"We are phasing things in over time being good stewards of our funding trying to do something each year that will continue to improve our facilities," he adds. "Our number one priority coming out of the meeting in February '06 was to impact the football players first because we hadn't updated the facility since 1989. We hadn't touched this thing since '89. No matter how well our people took care of things, it just get worn and the uses change."

Previous upgrades at the football complex included a new auditorium and renovations of the Rane Room, which is used for meetings and other events.

Construction news and notes include:

*Roosevelt Drive, which is currently closed to traffic entering from Donahue Drive, will reopen later this month, Byars says. He notes that the road is a construction zone due to utility upgrades for the new arena as well as the huge new dorm project that is being built next door to the arena that will house approximately 1,500 students, including many Auburn athletes.

*Byars says the new arena, which is being built west of Jordan-Hare Stadium and north of the west side of the coliseum, will have state of the art computerized lighting and cooling systems as well as state of art scoreboards with a big screen monitor. The scoreboards are expected to cost $1.3 million and will be bid out later this summer. "It will as good a center-hung board as you can find," Byars says.

*The winning bid for the construction project from Harbert International came in approximately $9 million under the estimate at $69 million. The whole project is expected to cost around $80 including the scoreboards, furniture, the new museum and other fixtures. Crews began preliminary construction work at the site earlier this month.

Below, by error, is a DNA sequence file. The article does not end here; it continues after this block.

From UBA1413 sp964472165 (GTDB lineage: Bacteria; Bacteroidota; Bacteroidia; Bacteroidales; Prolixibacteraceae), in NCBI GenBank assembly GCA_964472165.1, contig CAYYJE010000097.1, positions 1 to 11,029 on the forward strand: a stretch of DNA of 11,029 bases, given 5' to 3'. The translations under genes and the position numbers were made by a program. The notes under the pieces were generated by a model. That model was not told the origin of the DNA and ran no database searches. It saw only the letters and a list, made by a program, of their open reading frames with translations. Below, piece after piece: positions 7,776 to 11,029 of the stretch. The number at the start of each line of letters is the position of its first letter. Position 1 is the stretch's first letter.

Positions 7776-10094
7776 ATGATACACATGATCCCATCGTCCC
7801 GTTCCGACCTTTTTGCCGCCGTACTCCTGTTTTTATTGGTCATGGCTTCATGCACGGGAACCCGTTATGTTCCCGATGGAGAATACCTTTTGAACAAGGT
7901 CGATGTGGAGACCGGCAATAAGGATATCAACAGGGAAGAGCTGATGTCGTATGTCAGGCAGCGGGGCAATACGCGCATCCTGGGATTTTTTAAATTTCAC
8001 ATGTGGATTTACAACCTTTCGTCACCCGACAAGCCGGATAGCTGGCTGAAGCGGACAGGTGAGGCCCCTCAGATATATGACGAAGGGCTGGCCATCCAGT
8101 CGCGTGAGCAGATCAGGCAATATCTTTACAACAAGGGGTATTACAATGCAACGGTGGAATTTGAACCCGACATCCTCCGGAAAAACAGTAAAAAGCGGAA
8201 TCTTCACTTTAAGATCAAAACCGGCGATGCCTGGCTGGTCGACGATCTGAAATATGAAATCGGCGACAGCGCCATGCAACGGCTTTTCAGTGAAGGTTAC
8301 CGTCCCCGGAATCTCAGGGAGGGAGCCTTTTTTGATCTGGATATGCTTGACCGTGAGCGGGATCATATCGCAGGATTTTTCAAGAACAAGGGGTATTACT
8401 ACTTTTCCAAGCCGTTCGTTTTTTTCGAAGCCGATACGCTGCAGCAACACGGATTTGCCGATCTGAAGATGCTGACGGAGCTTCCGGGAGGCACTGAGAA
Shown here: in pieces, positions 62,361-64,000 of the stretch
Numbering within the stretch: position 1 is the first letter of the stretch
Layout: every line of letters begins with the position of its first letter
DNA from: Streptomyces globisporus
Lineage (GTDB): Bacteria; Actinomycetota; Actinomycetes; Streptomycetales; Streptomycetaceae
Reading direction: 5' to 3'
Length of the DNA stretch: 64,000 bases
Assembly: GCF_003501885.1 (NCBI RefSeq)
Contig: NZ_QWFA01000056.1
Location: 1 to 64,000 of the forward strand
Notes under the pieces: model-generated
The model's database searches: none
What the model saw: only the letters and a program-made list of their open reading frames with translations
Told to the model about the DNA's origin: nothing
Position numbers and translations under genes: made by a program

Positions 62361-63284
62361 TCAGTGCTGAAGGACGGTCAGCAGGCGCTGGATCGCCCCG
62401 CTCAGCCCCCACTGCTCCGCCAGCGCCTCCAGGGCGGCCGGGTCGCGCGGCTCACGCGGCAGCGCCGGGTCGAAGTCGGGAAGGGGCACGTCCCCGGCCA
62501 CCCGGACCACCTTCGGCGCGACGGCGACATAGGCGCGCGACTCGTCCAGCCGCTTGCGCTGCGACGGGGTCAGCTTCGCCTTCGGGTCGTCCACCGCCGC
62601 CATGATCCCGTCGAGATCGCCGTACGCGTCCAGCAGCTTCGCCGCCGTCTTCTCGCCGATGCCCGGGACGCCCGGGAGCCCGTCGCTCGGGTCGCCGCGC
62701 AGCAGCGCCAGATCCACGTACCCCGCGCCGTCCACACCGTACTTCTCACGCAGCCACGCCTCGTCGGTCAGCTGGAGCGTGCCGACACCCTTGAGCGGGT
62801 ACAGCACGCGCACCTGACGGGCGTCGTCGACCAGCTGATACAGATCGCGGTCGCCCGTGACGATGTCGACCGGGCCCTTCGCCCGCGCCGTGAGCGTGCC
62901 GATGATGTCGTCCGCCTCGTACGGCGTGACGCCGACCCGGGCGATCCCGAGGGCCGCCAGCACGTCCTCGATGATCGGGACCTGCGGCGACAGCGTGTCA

*With the bids coming in well under budget, some extras have been added to the project such as terrazzo flooring at the main entrance and upgraded mechanical equipment.

*The new museum is expected to look very different than the old one, which was more of a traditional facility. The new one will be interactive with plenty of electronics and no walls, Byars notes.

*In addition to basketball, Auburn gymnastics meets and some volleyball matches will be played in the coliseum, which will also be used for graduation ceremonies and concerts.

*The new arena will be located just 85 feet from the massive dorm project, which is scheduled to be ready for use for the 2009-2010 academic year. A restaurant is included in the project and it is expected to be a place where scholarship athletes will eat many of their meals with its location next to the arena and dorms.

*At the football complex, a new heating and air-conditioning system was put in for the locker room area, the first major renovation done to that part of the building. Between the locker room and the training area are four plunge pools for treatment. One will be filled with hot water, one can be used for hot or cold treatment, another is cold only and another is very cold (40 degrees). A fifth pool will have a treadmill in it for rehab workouts as well as a water resistance that will allow athletes to walk or swim against a current. "We have looked at a lot of facilities and haven't seen a nicer hydrotherapy area," Byars says.